epic fail in library public relations

18 September 2009 § 3 Comments

last year i supported several political movements: i believe in change and hope; that homosexual couples deserve the right to marry the ones they love; that former comedians can actually make decent senators; that crazy dudes who crash planes and women who shoot moose and have no concept of foreign policy don’t belong in the white house, and lastly, that if you and your neighbors are rich enough to afford a Tesla, you better give money to your local library. although i don’t live in the jurisdiction, i emailed everyone i knew in palo alto and urged them to vote yes on measure M for their libraries.

thankfully, measure M passed and granted funding for the palo alto libraries to update their aging and overused buildings. that measure M passed is in itself a huge victory in a time when entire library systems face closure. any library supporter should find joy in this victory, as i did. however, i was unaware that the planning commission would say such a thing as this in regards to the redesign of the downtown library branch :

“The program room is such an integral part of the new design,” Commissioner Leo Hochberg said. “Sacrificing that for dead trees — it doesn’t make sense.”

what library commisioner leo hochberg is alluding to is the reallocation of space that is currently available in the main library. while the library was eager to raise the height of shelves to over 80 inches (and even the current 56-inch shelves are often cumbersome to shorter or wheelchair-bound patrons), they refused to budge on the size of the community meeting room.

but let me get this straight: you are on a library commission and you just referred to books–the mainstay of your library’s collection–as “dead trees” ? not kosher. while i do agree that library meeting rooms are vital assets to the community and the organisation as a whole, i feel that referring to your holdings in such a derogatory manner exemplifies the nasty sentiment that libraries are becoming old hat to most people, just a big building full of books and curt old ladies. as an ambassador to the community, you, mr. hochberg, are doing a lousy job of portraying the library in a positive light.

no mention is made in the above article about increasing the number computer kiosks, electronic resources, or up-and-coming technologies yet to be adopted by the library. mr hochberg’s statement makes it seem like the library’s purpose is to house a community meeting place and some silly old books. those “dead trees” are still important, as are the community rooms, online databases, audiobooks, outreach programs, special collections and the reference staff. the library is way more than just books.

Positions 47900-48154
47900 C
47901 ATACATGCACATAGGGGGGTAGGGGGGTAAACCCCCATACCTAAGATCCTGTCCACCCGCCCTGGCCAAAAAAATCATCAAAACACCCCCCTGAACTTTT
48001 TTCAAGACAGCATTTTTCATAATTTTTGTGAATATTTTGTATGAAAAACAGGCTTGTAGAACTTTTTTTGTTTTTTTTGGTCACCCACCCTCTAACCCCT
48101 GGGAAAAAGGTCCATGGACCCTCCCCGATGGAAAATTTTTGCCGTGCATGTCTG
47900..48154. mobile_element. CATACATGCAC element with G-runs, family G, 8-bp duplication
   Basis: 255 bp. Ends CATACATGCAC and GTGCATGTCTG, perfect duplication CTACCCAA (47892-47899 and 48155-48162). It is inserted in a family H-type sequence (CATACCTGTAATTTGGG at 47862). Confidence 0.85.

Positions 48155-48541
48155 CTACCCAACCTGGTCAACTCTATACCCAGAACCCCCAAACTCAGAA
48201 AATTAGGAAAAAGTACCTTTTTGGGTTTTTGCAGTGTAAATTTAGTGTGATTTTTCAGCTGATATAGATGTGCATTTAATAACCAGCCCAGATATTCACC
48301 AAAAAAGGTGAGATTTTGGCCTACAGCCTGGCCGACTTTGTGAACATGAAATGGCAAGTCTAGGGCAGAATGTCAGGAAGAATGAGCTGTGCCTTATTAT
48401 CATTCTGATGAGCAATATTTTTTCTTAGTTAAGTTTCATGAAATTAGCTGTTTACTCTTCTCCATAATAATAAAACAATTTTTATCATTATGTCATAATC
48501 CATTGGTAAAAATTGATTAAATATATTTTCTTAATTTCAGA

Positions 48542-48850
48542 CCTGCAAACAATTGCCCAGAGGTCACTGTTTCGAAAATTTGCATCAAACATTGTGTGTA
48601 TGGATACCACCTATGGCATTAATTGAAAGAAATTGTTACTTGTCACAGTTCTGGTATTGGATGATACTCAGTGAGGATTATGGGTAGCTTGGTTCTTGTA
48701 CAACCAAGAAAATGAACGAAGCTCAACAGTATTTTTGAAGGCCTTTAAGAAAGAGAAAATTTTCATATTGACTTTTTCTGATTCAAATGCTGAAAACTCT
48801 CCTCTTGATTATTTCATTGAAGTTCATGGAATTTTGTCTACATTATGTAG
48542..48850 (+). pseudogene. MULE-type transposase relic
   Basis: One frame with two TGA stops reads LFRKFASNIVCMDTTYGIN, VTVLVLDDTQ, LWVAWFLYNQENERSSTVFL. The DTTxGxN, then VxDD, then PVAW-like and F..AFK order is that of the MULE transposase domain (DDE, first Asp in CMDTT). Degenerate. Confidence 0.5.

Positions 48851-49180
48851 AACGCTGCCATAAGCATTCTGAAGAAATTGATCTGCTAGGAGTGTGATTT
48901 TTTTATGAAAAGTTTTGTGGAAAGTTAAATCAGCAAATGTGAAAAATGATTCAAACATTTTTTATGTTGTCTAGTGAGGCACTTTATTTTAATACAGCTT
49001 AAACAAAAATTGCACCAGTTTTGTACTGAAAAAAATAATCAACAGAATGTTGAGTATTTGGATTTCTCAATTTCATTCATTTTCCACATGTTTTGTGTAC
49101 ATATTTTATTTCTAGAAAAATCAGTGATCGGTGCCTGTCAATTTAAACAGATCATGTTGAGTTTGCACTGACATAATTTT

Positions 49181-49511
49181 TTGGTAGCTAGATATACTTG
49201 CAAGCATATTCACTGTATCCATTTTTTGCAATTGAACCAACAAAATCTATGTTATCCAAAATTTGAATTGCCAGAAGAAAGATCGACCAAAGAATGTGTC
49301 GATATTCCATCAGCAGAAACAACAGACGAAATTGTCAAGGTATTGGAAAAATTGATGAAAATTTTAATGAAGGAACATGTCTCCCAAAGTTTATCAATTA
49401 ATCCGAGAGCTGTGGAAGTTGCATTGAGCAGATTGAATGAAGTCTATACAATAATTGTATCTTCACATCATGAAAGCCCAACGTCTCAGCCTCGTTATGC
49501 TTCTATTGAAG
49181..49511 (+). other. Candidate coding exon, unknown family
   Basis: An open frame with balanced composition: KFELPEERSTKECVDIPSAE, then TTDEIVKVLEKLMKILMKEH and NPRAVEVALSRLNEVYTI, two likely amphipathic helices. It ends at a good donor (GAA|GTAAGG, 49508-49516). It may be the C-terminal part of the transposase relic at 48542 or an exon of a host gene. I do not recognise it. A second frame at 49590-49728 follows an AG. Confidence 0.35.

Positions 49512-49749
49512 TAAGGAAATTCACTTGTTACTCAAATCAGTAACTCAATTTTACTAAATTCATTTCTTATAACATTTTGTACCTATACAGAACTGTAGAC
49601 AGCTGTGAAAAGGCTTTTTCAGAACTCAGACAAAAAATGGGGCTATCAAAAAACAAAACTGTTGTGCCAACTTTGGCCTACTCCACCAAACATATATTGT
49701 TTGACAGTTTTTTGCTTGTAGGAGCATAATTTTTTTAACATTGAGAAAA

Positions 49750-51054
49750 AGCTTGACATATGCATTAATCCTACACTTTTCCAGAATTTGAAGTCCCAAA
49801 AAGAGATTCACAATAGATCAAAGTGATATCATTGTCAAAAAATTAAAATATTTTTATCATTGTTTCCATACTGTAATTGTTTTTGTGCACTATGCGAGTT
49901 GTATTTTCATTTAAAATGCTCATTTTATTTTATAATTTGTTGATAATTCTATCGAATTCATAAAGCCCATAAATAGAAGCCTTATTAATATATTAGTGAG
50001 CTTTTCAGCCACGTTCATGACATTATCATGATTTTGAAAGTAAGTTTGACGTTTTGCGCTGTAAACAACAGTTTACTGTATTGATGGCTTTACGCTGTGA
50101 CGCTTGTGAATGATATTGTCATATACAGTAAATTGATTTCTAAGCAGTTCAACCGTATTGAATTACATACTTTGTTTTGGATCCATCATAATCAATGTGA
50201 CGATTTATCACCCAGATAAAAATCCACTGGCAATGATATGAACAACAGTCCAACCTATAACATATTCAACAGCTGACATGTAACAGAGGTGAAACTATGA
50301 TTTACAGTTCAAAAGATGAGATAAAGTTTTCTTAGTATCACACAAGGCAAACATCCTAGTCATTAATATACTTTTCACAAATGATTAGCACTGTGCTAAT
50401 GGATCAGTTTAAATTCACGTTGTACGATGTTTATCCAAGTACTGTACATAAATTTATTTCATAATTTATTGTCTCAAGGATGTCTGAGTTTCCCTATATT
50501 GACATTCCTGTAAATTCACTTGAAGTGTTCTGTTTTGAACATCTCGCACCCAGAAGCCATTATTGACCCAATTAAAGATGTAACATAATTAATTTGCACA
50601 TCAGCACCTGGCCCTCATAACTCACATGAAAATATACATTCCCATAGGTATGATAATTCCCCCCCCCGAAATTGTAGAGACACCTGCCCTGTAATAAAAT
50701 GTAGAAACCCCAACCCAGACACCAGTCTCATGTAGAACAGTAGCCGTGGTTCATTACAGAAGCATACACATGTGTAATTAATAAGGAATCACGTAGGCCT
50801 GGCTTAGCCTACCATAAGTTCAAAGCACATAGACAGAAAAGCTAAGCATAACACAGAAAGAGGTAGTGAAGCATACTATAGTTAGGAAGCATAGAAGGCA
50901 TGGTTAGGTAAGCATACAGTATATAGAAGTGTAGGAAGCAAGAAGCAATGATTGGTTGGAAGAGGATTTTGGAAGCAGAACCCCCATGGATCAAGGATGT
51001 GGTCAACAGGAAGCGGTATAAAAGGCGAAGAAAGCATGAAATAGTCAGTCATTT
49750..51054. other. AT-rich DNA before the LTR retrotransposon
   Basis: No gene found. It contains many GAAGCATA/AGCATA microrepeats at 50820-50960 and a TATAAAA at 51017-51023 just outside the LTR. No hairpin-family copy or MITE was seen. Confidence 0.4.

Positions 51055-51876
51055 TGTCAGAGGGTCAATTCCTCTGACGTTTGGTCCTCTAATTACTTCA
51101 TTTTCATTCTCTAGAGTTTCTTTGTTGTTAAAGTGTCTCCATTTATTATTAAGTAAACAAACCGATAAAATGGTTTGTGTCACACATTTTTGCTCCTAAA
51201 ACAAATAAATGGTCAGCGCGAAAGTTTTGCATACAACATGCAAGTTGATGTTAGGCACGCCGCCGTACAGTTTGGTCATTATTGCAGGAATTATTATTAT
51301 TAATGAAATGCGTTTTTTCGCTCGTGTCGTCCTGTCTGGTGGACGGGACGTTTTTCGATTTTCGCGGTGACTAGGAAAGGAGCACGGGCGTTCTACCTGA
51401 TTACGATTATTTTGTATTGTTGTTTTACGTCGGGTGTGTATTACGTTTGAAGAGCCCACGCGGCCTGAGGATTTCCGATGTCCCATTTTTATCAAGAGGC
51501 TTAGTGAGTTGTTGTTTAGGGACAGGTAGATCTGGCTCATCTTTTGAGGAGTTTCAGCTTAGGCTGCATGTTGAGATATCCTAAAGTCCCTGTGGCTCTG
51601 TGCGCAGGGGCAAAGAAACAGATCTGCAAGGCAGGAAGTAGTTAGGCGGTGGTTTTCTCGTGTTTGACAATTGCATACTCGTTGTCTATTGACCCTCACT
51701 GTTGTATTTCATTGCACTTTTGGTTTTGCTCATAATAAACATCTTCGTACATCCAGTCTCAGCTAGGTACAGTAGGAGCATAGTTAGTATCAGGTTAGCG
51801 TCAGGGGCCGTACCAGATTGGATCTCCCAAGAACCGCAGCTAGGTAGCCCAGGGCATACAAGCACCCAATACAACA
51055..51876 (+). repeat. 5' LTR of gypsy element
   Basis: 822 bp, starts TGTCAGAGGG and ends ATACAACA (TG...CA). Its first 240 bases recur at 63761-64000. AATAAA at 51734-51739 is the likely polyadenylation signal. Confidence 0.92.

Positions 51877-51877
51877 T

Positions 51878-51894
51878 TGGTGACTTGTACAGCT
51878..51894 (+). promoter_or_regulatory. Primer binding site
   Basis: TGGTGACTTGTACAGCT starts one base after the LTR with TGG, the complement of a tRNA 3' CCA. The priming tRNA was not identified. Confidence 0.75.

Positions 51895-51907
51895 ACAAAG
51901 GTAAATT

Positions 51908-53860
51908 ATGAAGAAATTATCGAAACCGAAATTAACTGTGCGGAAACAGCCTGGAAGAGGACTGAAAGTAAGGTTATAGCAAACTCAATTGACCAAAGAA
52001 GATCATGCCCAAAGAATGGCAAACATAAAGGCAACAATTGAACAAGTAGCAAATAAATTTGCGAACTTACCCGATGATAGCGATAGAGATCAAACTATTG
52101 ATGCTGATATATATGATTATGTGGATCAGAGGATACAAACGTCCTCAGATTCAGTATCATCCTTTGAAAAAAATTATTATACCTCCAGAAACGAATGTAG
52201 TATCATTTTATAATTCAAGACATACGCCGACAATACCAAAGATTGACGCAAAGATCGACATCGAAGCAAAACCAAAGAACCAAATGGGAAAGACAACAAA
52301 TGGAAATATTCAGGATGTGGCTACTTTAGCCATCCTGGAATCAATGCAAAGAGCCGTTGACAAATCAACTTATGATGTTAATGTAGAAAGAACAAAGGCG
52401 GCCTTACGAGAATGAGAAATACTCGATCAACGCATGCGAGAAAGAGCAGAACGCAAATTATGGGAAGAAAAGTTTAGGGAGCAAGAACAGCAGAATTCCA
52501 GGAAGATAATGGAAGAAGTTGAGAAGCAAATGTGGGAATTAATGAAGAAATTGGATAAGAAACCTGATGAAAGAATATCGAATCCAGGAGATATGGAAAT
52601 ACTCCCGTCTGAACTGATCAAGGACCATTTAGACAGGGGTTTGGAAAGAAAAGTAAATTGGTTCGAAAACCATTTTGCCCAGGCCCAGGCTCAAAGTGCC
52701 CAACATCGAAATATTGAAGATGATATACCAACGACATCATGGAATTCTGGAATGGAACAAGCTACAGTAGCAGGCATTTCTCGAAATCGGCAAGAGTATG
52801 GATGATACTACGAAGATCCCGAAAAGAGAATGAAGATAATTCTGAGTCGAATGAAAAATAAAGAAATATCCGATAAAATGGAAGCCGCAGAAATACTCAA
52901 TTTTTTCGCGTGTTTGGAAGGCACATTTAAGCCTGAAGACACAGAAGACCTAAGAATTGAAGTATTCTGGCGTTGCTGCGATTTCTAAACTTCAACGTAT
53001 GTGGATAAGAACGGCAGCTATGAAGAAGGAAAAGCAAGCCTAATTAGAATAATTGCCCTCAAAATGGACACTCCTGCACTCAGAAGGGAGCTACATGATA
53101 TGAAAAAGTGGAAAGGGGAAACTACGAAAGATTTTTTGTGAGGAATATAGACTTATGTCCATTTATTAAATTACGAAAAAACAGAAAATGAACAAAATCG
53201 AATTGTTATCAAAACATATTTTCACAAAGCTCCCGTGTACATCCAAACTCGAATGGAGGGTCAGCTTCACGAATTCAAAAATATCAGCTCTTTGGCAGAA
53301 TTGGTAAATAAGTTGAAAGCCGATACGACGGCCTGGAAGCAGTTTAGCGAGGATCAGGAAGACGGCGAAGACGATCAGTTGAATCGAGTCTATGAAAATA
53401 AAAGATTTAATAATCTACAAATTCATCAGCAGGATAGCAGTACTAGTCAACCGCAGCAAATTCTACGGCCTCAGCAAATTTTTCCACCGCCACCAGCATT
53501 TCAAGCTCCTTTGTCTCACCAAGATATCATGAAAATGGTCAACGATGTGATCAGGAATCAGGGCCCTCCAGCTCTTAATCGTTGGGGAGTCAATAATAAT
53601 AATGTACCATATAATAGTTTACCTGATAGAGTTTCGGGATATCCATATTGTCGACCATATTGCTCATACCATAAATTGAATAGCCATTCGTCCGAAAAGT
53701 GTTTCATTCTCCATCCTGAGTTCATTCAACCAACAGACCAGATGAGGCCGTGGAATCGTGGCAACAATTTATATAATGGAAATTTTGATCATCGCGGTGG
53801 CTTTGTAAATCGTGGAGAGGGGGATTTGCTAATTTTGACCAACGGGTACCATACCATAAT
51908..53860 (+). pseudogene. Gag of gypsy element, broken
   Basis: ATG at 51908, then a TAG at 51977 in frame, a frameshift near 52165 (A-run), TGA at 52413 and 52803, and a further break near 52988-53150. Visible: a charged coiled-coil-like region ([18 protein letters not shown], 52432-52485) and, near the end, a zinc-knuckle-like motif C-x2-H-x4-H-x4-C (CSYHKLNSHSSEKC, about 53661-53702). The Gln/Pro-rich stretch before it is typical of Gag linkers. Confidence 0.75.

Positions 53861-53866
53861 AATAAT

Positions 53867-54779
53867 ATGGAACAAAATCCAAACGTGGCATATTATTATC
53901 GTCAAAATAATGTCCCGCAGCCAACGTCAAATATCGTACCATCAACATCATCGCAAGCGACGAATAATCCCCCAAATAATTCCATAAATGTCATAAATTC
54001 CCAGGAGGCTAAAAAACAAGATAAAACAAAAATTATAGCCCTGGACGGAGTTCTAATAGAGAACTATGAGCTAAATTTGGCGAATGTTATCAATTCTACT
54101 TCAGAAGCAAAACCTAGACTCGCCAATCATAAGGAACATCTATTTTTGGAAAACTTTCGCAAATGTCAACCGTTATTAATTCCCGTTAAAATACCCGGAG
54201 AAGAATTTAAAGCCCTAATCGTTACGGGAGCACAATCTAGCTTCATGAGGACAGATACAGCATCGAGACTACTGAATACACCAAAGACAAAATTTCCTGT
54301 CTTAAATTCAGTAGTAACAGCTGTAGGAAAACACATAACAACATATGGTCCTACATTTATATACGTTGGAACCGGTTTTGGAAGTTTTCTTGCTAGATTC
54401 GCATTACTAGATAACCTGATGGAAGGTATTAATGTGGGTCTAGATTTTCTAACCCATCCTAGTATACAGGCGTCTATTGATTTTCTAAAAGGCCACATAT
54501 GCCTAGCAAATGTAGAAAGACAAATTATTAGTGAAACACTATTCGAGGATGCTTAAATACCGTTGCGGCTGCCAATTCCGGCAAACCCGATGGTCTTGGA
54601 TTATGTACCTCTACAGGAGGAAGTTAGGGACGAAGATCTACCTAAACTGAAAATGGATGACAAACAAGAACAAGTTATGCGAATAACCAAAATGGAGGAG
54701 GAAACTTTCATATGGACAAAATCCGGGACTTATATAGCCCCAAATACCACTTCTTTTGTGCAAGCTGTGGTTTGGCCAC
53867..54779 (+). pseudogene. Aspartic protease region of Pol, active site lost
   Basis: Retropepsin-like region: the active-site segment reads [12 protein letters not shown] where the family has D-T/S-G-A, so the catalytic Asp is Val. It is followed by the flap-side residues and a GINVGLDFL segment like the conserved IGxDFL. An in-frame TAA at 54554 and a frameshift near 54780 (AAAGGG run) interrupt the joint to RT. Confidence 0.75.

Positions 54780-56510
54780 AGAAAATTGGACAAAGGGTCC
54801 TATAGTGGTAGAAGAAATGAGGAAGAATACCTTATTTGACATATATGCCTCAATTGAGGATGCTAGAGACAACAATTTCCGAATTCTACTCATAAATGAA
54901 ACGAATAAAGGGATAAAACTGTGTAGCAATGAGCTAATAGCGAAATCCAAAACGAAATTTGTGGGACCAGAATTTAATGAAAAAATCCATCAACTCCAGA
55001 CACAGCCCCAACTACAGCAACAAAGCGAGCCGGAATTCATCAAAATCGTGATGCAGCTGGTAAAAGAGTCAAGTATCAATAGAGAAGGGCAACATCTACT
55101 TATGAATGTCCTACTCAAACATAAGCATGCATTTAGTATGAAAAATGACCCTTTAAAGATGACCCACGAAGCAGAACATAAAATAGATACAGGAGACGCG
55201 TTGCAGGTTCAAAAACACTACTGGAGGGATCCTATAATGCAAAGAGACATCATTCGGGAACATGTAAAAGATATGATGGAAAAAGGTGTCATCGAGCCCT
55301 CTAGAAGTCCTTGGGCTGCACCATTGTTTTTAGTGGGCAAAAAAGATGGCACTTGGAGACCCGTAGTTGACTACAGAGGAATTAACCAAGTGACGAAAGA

in my opinion, the best thing a library can do to enhance it’s environment, bring people in, and serve information to the masses is to have good PR. get word out about your services, your assets, and why people need the library in their lives.

bad move, leo hochberg. you and the palo alto daily news can expect a letter from me.


weekends at bellevue

9 August 2009 § Leave a comment

i just finished reading “weekends at bellevue”, julie holland’s account of the nine years she served as the weekend attending at bellevue hospital’s psychiatric emergency room. my coworker helen discovered the pre-pub copy floating in our midst among the various advanced readers we get every week, but as soon as i saw the subtitle “nine years on the night shift at the psych er”, i knew i had to read it. i’m fascinated by medicine, psychiatry, the human mind, and of course all the strange things our bodies do to us.

helen finished reading the book in three days, and handed it over with the warning that it was “kinda testosterony”. indeed it is, with holland explaining her way through her medical school and residency days as one of the boys with a bravado reminiscent of anthony bourdain. her tales of psychiatric patients–from addicts to murderers to sociopaths to schizophrenics–are completely engrossing in the way that mary roach can make you care about a dead body or a sex change operation. interwoven between these stories is holland’s experience with her own psychotherapist, her relationship with a cancer-surviving butch lesbian from the south, and her coping with the tragedy of 9/11. the book offers a unique perspective on how a doctor treats some of the sickest patients in new york city and how she is treated herself.

i see part of myself in julie holland, the tough, no-nonsense bravado that a girl has to put on to be loved by her father and accepted by the guys, the rock-and-roll exterior and the soft, empathic woman inside. i even considered medical school myself, though i’m sure holland is much better equipped than i when it comes to dealing with a man who murdered his own son or a schizophrenic who pushes a young woman to her death. a residency at bellevue sounds interesting but not worth the medical school bills. stick with reading the book for now.

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